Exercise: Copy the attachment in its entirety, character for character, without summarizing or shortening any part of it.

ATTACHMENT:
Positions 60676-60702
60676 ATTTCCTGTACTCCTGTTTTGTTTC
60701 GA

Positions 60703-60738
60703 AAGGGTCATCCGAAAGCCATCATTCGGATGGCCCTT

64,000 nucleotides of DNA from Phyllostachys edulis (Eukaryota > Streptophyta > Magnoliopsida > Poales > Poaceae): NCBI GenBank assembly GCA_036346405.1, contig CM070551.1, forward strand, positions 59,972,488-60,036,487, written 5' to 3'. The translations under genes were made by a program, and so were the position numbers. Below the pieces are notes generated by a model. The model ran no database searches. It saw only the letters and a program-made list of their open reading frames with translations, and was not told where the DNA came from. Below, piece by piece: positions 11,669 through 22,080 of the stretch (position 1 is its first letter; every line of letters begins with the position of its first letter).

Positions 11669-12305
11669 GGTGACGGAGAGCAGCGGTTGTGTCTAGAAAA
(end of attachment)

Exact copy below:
Positions 60676-60702
60676 ATTTCCTGTACTCCTGTTTTGTTTC
60701 GA

Positions 60703-60738
60703 AAGGGTCATCCGAAAGCCATCATTCGGATGGCCCTT

64,000 nucleotides of DNA from Phyllostachys edulis (Eukaryota > Streptophyta > Magnoliopsida > Poales > Poaceae): NCBI GenBank assembly GCA_036346405.1, contig CM070551.1, forward strand, positions 59,972,488-60,036,487, written 5' to 3'. The translations under genes were made by a program, and so were the position numbers. Below the pieces are notes generated by a model. The model ran no database searches. It saw only the letters and a program-made list of their open reading frames with translations, and was not told where the DNA came from. Below, piece by piece: positions 11,669 through 22,080 of the stretch (position 1 is its first letter; every line of letters begins with the position of its first letter).

Positions 11669-12305
11669 GGTGACGGAGAGCAGCGGTTGTGTCTAGAAAA